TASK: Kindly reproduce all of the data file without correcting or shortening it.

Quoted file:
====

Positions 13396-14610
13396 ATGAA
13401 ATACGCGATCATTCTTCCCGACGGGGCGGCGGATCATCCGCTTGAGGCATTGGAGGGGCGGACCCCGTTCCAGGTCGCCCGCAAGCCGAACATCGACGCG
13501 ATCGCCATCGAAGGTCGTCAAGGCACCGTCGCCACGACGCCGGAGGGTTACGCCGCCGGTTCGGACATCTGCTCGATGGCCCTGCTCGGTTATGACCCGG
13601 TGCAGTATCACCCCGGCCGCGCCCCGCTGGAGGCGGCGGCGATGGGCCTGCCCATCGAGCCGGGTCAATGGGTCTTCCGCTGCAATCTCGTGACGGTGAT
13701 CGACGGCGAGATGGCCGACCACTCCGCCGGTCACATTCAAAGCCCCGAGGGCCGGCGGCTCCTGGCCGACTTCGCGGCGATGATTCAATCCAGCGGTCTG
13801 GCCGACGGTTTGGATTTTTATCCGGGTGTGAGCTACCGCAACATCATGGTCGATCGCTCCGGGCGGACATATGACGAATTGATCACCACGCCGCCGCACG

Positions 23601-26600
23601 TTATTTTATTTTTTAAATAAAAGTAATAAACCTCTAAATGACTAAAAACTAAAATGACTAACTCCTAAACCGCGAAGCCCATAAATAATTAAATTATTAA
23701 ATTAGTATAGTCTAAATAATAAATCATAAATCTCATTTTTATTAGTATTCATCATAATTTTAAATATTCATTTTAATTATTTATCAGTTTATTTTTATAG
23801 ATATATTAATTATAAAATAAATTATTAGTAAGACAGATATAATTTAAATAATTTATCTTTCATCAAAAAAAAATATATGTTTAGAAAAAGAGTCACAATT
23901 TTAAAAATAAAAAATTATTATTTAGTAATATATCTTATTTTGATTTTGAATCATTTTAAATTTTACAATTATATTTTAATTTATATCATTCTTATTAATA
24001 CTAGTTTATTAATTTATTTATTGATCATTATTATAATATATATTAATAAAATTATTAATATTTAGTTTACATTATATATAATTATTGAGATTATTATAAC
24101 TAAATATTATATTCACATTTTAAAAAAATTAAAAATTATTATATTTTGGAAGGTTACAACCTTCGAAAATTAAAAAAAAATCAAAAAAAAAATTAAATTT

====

Positions 13396-14610
13396 ATGAA
13401 ATACGCGATCATTCTTCCCGACGGGGCGGCGGATCATCCGCTTGAGGCATTGGAGGGGCGGACCCCGTTCCAGGTCGCCCGCAAGCCGAACATCGACGCG
13501 ATCGCCATCGAAGGTCGTCAAGGCACCGTCGCCACGACGCCGGAGGGTTACGCCGCCGGTTCGGACATCTGCTCGATGGCCCTGCTCGGTTATGACCCGG
13601 TGCAGTATCACCCCGGCCGCGCCCCGCTGGAGGCGGCGGCGATGGGCCTGCCCATCGAGCCGGGTCAATGGGTCTTCCGCTGCAATCTCGTGACGGTGAT
13701 CGACGGCGAGATGGCCGACCACTCCGCCGGTCACATTCAAAGCCCCGAGGGCCGGCGGCTCCTGGCCGACTTCGCGGCGATGATTCAATCCAGCGGTCTG
13801 GCCGACGGTTTGGATTTTTATCCGGGTGTGAGCTACCGCAACATCATGGTCGATCGCTCCGGGCGGACATATGACGAATTGATCACCACGCCGCCGCACG

Positions 23601-26600
23601 TTATTTTATTTTTTAAATAAAAGTAATAAACCTCTAAATGACTAAAAACTAAAATGACTAACTCCTAAACCGCGAAGCCCATAAATAATTAAATTATTAA
23701 ATTAGTATAGTCTAAATAATAAATCATAAATCTCATTTTTATTAGTATTCATCATAATTTTAAATATTCATTTTAATTATTTATCAGTTTATTTTTATAG
23801 ATATATTAATTATAAAATAAATTATTAGTAAGACAGATATAATTTAAATAATTTATCTTTCATCAAAAAAAAATATATGTTTAGAAAAAGAGTCACAATT
23901 TTAAAAATAAAAAATTATTATTTAGTAATATATCTTATTTTGATTTTGAATCATTTTAAATTTTACAATTATATTTTAATTTATATCATTCTTATTAATA
24001 CTAGTTTATTAATTTATTTATTGATCATTATTATAATATATATTAATAAAATTATTAATATTTAGTTTACATTATATATAATTATTGAGATTATTATAAC
24101 TAAATATTATATTCACATTTTAAAAAAATTAAAAATTATTATATTTTGGAAGGTTACAACCTTCGAAAATTAAAAAAAAATCAAAAAAAAAATTAAATTT